Theta-activity in anterior cingulate cortex predicts task rules and their adjustments following errors
until further notice
SourceProceedings of the National Academy of Sciences USA, 107, 11, (2010), pp. 5248-5253
Article / Letter to editor
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Donders Centre for Cognitive Neuroimaging
F.C. Donders Centre for Cognitive Neuroimaging
Proceedings of the National Academy of Sciences USA
Subject120 000 Neuronal Coherence; 120 003 Role of neuronal synchrony in multi-modal integration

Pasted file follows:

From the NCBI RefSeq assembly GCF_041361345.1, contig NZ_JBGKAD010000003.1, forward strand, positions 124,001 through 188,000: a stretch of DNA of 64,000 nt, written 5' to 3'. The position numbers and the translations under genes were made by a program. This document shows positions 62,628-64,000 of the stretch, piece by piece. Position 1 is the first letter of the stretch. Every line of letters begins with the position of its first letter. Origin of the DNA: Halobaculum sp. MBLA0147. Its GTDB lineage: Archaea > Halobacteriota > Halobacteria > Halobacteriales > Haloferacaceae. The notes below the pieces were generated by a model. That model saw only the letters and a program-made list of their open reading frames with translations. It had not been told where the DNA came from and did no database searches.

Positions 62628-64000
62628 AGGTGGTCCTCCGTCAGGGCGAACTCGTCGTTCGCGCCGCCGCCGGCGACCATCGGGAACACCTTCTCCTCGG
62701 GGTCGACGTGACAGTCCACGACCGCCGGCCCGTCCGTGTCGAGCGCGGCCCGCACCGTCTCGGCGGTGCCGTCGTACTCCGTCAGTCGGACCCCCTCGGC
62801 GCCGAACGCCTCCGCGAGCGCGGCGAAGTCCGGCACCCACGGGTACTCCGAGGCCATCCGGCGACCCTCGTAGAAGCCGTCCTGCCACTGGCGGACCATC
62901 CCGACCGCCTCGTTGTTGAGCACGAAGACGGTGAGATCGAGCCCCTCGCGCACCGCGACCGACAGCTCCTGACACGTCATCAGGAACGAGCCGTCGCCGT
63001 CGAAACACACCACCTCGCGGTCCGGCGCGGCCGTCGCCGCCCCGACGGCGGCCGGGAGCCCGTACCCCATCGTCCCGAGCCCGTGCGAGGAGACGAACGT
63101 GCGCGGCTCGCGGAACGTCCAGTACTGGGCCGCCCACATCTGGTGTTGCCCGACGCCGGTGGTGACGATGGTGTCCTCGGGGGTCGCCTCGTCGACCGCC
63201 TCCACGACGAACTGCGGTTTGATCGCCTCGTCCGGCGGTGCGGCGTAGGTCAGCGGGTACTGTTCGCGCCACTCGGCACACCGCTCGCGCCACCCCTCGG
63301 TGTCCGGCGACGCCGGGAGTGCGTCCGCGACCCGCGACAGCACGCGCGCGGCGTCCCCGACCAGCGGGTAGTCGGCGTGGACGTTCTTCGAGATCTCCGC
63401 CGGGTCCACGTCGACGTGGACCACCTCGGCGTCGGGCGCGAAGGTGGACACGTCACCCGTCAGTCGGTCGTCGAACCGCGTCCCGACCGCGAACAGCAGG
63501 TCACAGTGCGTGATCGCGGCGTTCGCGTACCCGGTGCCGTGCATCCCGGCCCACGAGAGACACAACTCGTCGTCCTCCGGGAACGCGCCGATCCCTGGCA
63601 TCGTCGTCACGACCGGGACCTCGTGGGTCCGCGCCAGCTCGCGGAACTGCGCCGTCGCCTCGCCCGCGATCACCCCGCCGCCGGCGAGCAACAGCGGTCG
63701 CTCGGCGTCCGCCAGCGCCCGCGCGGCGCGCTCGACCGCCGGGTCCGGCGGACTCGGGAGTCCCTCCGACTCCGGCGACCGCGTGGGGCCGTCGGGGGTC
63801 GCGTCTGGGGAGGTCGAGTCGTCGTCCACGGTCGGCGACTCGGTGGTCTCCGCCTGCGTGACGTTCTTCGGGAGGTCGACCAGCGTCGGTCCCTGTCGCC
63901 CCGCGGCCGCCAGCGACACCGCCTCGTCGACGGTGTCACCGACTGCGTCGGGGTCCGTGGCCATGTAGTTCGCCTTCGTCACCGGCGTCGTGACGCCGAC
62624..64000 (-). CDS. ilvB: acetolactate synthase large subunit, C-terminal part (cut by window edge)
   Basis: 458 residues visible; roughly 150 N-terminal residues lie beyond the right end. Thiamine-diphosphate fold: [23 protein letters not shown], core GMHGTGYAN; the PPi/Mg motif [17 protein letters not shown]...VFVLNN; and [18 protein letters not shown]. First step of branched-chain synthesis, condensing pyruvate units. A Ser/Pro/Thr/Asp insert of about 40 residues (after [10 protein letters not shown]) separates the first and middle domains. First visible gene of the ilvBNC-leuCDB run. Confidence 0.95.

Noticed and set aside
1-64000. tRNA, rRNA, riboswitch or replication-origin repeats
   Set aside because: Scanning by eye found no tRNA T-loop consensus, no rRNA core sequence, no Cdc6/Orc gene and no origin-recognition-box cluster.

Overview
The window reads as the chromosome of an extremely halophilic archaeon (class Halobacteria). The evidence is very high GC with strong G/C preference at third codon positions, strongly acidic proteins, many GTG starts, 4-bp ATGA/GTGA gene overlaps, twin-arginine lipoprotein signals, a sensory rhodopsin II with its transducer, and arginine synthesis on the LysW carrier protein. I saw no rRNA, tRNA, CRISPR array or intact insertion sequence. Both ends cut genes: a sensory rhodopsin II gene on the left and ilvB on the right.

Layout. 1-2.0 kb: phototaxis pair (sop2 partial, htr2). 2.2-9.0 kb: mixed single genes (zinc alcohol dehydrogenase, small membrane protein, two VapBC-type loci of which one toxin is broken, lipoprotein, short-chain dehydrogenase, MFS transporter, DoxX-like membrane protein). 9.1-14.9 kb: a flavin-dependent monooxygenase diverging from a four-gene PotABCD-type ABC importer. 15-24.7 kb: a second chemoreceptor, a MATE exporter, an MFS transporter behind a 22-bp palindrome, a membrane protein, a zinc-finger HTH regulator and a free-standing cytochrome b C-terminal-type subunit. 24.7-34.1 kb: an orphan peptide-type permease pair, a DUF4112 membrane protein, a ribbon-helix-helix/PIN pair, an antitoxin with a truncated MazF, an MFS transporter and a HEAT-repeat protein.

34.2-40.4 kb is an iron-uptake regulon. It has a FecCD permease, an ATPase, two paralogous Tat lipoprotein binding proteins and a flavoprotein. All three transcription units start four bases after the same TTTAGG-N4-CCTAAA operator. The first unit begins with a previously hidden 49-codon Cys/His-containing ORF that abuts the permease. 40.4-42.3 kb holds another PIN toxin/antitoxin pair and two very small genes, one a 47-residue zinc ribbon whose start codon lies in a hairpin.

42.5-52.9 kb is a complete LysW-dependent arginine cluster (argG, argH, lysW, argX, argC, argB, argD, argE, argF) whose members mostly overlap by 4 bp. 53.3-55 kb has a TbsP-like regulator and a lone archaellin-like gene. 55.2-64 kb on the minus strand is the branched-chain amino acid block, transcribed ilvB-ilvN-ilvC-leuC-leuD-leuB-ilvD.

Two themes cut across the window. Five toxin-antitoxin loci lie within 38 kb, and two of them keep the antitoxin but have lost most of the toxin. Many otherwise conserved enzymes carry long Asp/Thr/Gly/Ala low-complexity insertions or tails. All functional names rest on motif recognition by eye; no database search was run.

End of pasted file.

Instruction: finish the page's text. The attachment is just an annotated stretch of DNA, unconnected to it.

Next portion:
Accomplishing even simple tasks depend on neuronal circuits to configure how incoming sensory stimuli map onto responses. Controlling these stimulus-response (SR) mapping rules relies on a cognitive control network comprising the anterior cingulate cortex (ACC). Single neurons within the ACC convey information about currently relevant SR mapping rules and signal unexpected action outcomes, which can be used to optimize behavioral choices. However, its functional significance and the mechanistic means of interaction with other nodes of the cognitive control network remain elusive and poorly understood. Here, we report that core aspects of cognitive control are encoded by rhythmic theta-band activity within neuronal circuits in the ACC. Throughout task performance, theta-activity predicted which of two SR mapping rules will be established before processing visual target information. Task-selective theta-activity emerged particularly early during those trials, which required the adjustment of SR rules following an erroneous rule representation in the preceding trial. These findings demonstrate a functional correlation of cognitive control processes and oscillatory theta-band activity in macaque ACC. Moreover, we report that spike output of a subset of cells in ACC is synchronized to predictive theta-activity, suggesting that the theta-cycle could serve as a temporal reference for coordinating local task selective computations across a larger network of frontal areas and the hippocampus to optimize and adjust the processing routes of sensory and motor circuits to achieve efficient sensory-motor control.
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